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China vows ‘all necessary measures’ over EU move to impose additional tariffs on Chinese electric vehicles

Beijing accuses bloc of ‘weaponising’ trade issues

The extra EU tariffs, which come on top of a standard 10% levy on all Chinese EVs, would come in at 17.4% for market leader BYD. Photograph: STR/AFP via Getty Images

The European Commission’s decision to impose additional provisional tariffs of up to 38 per cent on Chinese electric vehicles (EV) on Wednesday drew a predictably sharp response from Beijing. The ministry of commerce accused Brussels of weaponising and politicising trade issues, and vowed to take “all necessary measures” to protect its companies.

“This move by the European side not only harms the legitimate rights and interests of China’s EV industry, but will also disrupt and distort the global automotive industrial and supply chains, including the EU’s,” the ministry said. “It will affect the atmosphere of China-EU bilateral economic and trade co-operation. The move is not conducive to the interests of EU consumers themselves, and will also jeopardise the green transformation of the EU itself and the overall situation of global co-operation on climate change.”

The extra tariffs, which come on top of a standard 10 per cent levy on all Chinese EVs, range from 17.4 per cent for market leader BYD to 31.8 per cent for SAIC. EVs made by Geely, another major Chinese manufacturer which owns the Swedish car brand Volvo, will face an extra 20 per cent tariff.

The additional tariffs, which follow a months-long investigation into China’s subsidies for its EV industry, are higher than many trade experts expected. But they are nowhere near the 100 per cent tariff announced by the Biden administration and are less than the 40 per cent recently imposed by Turkey.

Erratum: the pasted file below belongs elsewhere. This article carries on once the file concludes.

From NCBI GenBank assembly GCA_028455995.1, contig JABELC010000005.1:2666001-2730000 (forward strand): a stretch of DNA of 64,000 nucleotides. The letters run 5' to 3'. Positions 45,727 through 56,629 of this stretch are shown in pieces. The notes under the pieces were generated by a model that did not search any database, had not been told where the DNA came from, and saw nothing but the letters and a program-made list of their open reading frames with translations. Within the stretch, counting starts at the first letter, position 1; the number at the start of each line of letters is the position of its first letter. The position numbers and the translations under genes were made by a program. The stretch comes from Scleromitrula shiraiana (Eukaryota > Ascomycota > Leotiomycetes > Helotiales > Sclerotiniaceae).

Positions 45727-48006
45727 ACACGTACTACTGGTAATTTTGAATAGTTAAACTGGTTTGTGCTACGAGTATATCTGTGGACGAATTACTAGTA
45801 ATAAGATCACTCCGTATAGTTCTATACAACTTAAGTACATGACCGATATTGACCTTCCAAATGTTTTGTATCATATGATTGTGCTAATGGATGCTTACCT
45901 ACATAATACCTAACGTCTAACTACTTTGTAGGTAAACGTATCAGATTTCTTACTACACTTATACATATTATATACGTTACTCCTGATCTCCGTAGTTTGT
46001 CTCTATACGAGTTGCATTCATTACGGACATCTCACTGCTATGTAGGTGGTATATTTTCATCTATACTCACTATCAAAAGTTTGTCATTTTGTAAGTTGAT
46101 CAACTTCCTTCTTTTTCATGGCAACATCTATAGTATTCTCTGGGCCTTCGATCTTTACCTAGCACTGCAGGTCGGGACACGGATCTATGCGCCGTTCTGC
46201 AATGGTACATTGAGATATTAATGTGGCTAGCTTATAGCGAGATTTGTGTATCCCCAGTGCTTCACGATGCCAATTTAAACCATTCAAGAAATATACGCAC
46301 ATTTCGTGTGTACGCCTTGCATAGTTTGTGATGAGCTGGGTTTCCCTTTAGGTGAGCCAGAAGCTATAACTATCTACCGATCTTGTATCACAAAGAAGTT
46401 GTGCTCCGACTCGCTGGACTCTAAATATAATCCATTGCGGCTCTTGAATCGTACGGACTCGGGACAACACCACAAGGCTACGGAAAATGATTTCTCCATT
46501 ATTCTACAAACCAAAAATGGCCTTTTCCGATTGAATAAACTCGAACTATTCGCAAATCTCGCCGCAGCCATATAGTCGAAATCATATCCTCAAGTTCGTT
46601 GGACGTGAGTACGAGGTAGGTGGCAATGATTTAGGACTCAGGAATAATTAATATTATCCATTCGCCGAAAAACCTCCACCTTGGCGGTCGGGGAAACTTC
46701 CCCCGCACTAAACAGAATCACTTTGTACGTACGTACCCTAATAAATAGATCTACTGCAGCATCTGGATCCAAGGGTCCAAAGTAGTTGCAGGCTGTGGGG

Crucially, although the extra tariffs will be applied from July 4th they will not become permanent until EU member state governments approve them by qualified majority voting later this year. Germany, Sweden and Hungary have already expressed their opposition and others are also likely to vote against the measures, which are backed by France and Spain.

China’s response to Wednesday’s decision is likely to be informed by the internal negotiation that will unfold within the EU over the coming months. Beijing will wish to demonstrate that it can hit where it hurts without overreacting in a way that undermines the arguments of those on the EU side urging restraint.

This points to a response that it targeted both geographically and in terms of sectors to achieve maximum political leverage in Europe. Last month China’s ministry of commerce wrote to EU trade commissioner Valdis Dombrovskis warning that it could hit the aviation and agricultural sectors.

Aviation would hurt France, the most powerful champion of the tariffs on Chinese EVs, and Beijing has already launched an investigation into whether French cognac enjoys an unfair advantage.

Targeting agricultural products would hit numerous EU member states, including Ireland, but could help to mobilise the politically powerful farming lobby against the EV tariffs.

China will wish to avoid a trade war with the EU which is less hostile to its interests than the US and remains its biggest trading partner. The EU also has an interest in de-escalation as long as it can protect its own industrial base and secure a share of the green technology sector.

Chinese EV producers have already started establishing manufacturing plants in Europe, following the pattern set by Japanese carmakers when they faced protectionist moves decades ago. Further such moves could help to reassure Beijing’s European trading partners while deepening the economic entanglement between China and the EU.

Denis Staunton

Denis Staunton

Denis Staunton is China Correspondent of The Irish Times